If you’ve been to a Burger King near Gloucester, ON, Canada, you probably have seen the Impossible Burger on the menu. What is it? It’s a lab grown vegetarian option that doesn’t contain meat, but certainly tastes like it does. It’s a blend of potato and soy proteins in the latest version, which is different from the first one that contained wheat protein and not gluten-free. It has coconut oil and sunflower oil as a fat source and methylcellulose as a binder that provides fiber, too.
So how does it taste?
People who try this burger claim it tastes just like meat. It has the sizzle and smell of a burger with that juicy interior from the heme in plants. Scientists used the DNA from soy roots to modify yeast genetically and produces large amounts of soy heme. In fact, it tastes so much like meat, there’s now Impossible meats in the frozen section of the grocery, so you don’t have to go grab a burger to get the flavor, saving you money and calories, since you can eat it without a bun or all the condiments.
There are benefits to eating the Impossible Burger.
There’s no cholesterol in the Impossible Burger, so if you’re limiting your cholesterol intake, it’s far better than a regular burger. A regular burger has about a quarter of your daily cholesterol intake. It has less than one gram of sugar. It’s also made with 15% of your daily calcium, iron at 25 % DV, 19 grams of protein, 9grams of carbs, 130% DV of B12, 2350% DV of thiamin, 50% DV zinc, 15% DV of zinc and plus plenty of fiber—11% DV.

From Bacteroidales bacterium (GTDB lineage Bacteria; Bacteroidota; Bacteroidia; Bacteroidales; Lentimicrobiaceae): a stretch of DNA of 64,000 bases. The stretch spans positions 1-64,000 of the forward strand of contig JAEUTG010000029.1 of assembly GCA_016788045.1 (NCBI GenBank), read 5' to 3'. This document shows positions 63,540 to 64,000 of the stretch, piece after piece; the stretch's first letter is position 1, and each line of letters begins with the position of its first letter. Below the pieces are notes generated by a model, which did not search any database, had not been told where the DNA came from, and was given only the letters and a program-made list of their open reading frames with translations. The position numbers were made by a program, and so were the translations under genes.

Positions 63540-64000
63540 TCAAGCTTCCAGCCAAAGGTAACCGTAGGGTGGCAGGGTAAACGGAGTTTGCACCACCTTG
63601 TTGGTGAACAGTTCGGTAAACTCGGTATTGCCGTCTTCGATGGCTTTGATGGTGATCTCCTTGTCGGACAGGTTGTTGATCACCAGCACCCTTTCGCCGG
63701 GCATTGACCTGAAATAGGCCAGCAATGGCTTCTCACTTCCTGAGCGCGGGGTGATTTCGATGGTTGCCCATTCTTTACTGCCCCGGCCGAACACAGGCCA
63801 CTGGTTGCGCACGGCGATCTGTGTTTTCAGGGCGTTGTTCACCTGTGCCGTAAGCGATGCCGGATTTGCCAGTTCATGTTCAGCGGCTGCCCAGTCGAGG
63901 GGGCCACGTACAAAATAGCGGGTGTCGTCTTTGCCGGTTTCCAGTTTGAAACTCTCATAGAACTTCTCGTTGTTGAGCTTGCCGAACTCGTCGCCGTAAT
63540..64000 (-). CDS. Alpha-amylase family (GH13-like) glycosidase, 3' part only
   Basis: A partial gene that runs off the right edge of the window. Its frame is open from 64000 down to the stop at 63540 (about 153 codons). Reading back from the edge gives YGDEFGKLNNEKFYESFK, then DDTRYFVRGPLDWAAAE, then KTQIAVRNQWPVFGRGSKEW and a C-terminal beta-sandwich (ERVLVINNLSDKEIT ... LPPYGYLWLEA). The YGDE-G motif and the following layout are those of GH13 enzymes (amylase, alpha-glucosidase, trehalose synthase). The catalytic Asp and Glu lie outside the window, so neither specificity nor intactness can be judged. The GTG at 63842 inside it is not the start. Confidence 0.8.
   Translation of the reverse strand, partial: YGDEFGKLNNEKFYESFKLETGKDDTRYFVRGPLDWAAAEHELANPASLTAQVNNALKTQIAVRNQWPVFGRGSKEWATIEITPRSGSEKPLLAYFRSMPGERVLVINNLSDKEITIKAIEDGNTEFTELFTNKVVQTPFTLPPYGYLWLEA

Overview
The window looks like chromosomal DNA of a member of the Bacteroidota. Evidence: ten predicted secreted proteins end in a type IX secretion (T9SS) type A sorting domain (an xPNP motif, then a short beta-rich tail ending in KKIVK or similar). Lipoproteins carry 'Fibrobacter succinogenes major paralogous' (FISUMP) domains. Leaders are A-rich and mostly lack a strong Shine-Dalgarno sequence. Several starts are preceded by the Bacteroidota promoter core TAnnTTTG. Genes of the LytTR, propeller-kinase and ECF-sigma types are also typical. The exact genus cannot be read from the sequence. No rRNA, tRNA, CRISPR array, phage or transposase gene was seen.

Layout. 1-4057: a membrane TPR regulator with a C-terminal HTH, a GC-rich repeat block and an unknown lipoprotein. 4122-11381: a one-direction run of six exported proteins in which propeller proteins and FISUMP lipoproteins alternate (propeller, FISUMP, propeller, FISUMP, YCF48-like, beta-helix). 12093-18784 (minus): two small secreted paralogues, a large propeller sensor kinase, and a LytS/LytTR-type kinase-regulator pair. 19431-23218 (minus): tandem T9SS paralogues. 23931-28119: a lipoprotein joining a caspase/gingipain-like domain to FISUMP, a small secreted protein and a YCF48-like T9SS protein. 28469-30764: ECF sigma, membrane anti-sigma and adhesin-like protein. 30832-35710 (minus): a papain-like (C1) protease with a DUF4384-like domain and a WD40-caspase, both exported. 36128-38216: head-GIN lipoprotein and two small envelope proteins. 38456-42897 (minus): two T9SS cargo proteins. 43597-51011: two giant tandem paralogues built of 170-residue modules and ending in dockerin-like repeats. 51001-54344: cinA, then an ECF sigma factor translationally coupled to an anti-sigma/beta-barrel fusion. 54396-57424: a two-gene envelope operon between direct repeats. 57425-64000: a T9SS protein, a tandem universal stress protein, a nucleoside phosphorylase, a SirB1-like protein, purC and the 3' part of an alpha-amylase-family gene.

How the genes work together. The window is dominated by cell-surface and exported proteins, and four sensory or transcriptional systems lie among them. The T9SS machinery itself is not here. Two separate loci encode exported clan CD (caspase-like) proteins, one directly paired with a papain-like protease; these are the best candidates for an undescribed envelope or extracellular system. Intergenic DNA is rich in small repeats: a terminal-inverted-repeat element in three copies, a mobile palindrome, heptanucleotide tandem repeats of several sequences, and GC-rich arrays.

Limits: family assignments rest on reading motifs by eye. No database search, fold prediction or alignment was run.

It sounds good, but are there drawbacks?
There are drawbacks with every product, including the Impossible Burger. It’s not the best choice when it comes to sodium. Just like many products that are geared to taste like meat, the Impossible Burger is high in sodium, with 370 mg—16% DV. Compare that to the 4% DV of a regular burger. It also has a high saturated fat content with 8g or 40% DV, 10% more than a regular burger. A regular burger also has far more protein, which keeps you feeling full longer, so you won’t eat as much later in the day.
- Even though the regular burger has 20 calories more, that’s insignificant if you consume even an apple to fill the void later on after you ate an Impossible Burger.
- Nutritionists suggest that the Impossible Burger isn’t the answer if you’re looking for a healthier option. The best option would be to eat half a burger and supplement the meal with vegetables, including mushrooms.
- People on a heart healthy diet may benefit from the lower cholesterol, but the high sodium count and high saturated fat can wipe out the benefits.
- There are healthier food options than the Impossible Burger, but it doesn’t mean you have to eliminate it from your diet. Choose the frozen patties and use half or a quarter to top a salad.
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